Graphic Design Theory: Readings From the Field, Princeton Architectural Press, 2009

Find 2 examples of the work of postmodern graphic designers from the 1980s.

Deconstruct the work. Explain which visual elements are associated with postmodernism of the 1980s and why.

What does the author mean by “Typography as discourse”?

What does the author mean when she states that “…no longer are there one-way statements from designers. The layering of content, as opposed to New Wave’s formal layering of collage elements, is the key to this exchange. Objective communication is enhanced by deferred meanings, hidden stories, and alternative interpretations”

One of the works I have chosen is “You are not yourself” by Barbara Krugar. She used the words in the image and made it look like it was slips of pieces of paper that are floating around the image. The artwork could fall in Postmodern since the style of the type can be really messy looking and different from normal. The image itself seems distorted as well since it’s a mirror breaking into pieces.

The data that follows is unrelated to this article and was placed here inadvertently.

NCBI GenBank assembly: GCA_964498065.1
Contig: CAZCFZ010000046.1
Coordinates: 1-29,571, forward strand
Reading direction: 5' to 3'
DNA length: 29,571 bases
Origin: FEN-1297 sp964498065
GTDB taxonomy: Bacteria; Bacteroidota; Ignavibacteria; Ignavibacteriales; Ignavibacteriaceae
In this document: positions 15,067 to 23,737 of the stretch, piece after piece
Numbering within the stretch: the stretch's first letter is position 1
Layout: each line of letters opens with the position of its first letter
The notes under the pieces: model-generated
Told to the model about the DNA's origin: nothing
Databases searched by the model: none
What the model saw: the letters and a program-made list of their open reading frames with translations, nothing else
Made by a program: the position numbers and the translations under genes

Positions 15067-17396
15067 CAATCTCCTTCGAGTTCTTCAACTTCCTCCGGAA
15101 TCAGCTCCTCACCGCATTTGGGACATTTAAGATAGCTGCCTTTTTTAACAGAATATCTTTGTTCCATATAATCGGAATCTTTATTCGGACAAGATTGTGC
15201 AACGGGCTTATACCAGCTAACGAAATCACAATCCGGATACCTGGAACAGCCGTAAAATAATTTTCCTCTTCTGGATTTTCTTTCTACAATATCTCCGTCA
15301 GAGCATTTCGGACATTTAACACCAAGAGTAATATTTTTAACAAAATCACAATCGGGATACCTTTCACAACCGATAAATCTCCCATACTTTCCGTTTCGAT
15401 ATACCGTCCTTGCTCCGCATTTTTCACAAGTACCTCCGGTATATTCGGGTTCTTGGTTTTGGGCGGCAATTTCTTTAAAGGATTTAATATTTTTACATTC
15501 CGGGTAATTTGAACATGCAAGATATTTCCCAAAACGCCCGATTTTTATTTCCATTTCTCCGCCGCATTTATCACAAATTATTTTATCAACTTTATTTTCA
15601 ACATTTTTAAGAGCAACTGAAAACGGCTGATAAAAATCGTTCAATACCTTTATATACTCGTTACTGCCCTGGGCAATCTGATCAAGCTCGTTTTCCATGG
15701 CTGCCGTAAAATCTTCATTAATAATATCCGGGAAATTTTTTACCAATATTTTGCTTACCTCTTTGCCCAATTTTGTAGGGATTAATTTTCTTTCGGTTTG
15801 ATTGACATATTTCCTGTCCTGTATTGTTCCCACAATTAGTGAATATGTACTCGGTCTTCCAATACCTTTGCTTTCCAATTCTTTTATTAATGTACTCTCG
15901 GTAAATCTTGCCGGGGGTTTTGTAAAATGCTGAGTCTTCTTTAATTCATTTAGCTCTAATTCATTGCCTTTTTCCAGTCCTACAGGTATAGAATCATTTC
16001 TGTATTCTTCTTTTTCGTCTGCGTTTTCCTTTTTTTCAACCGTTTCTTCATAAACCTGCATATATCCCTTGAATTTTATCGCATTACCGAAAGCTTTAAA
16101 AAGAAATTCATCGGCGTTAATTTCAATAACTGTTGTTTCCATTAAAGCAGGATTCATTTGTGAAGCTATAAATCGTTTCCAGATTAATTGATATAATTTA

This “Vintage armchair” from the 1980s also has a postmodern design feel to it. It has a normal look to it as what a chair can be, but with a few touches to it, that makes it seem really artistic and diverse. Postmodernism is all about breaking what is normal and modern and trying to come up with new ideas and concepts. It’s like new art that radiates new looks that many people have not seen or done before. New art to look at and enjoy or even use.  This was a way that people in the 1980s wanted to be able to venture out and investigate.

I think Typography as Discourse can be seen as new and creative, it can be creative with no boundaries that can stop you. You can act against what is deemed normal.


Vintage armchair, postmodern design, 1980s (